8 April 2007 | rsoonsa
Quickly Assembled And Watered Down "Thriller" Is Somewhat Less Than Absorbing Fare.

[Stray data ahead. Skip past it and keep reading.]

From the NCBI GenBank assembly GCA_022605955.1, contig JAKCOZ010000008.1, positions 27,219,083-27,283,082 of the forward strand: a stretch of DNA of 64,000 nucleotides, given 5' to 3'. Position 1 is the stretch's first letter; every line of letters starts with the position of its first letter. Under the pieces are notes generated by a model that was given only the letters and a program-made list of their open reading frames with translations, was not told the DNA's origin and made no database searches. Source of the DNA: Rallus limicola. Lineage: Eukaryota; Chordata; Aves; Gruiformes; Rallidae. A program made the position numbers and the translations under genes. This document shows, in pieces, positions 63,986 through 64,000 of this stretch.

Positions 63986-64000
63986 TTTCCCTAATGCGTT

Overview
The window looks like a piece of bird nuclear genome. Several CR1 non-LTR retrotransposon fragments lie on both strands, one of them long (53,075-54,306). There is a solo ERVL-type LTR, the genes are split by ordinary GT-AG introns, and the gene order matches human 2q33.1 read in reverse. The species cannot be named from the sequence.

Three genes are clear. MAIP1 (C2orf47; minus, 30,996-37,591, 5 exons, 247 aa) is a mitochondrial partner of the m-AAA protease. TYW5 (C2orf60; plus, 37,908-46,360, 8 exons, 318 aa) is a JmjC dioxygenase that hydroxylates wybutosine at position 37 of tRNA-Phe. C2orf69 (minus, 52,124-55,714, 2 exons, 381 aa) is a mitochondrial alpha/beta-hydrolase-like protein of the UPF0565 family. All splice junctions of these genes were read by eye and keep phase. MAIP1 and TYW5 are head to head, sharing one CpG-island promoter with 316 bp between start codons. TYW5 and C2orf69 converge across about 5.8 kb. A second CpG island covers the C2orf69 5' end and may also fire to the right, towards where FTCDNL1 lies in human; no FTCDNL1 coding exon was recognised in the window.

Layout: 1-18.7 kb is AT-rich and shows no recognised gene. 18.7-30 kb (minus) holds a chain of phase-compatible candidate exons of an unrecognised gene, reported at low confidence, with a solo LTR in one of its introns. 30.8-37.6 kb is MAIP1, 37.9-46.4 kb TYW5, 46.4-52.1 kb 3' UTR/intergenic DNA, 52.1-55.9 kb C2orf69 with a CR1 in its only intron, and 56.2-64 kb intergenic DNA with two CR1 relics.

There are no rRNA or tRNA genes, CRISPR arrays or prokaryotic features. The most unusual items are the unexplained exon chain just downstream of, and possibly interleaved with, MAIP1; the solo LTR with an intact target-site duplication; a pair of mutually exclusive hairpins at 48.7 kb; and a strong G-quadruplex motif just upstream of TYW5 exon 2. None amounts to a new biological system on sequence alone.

The cinematic genre of Suspense includes a large sub-category involving the threat of time bombs, predominantly in latter years following the inception of digital technology, audiences generally being teased with an initially seen display of hours recorded upon an explosive device that most often dwindles to a mere second or two, whereupon a near-miraculous rescue of some type will be accomplished. Few sensate viewers will feel any moments of suspense, however, since an explosion would naturally terminate the film at once. This production, after a promising beginning, descends into the domain of the hackneyed. Its setting is Seattle (played here by British Columbia, with additional stock footage of the region about the Washington metropolis) as Dan Carlin (Stephen Collins) a wealthy building contractor and recent widower, is not able to alter his intense working habits so as to spend an increased amount of time with his young son Marcus (Emmett Shoemaker), with a result that an attempt is made by a carpenter hired by Carlin to work in his home, Alex Redman (Rick Roberts) to encroach as a surrogate father for the lad, an indiscreet act as both Dan's governess and his cook easily apprehend. After Marcus is kidnapped for ransom, the film's effective moments are at a close due to the entry into the story of local police and FBI agents. Along with some inappropriate casting of law enforcement personnel, investigative procedures used by these individuals are far afield from reality, notably in relation to Carlin, who apparently possesses a form of dynamic energy that compels various arms of the law to follow him about in puppylike fashion. In spite of totally off-putting elements within the scenario, strong performances are turned in by several members of the cast, with Rick Roberts capturing acting laurels as an enigmatic Alex. A Direct Source DVD includes no extra features but does provide fine visuals and excellent Dolby Digital sound reproduction.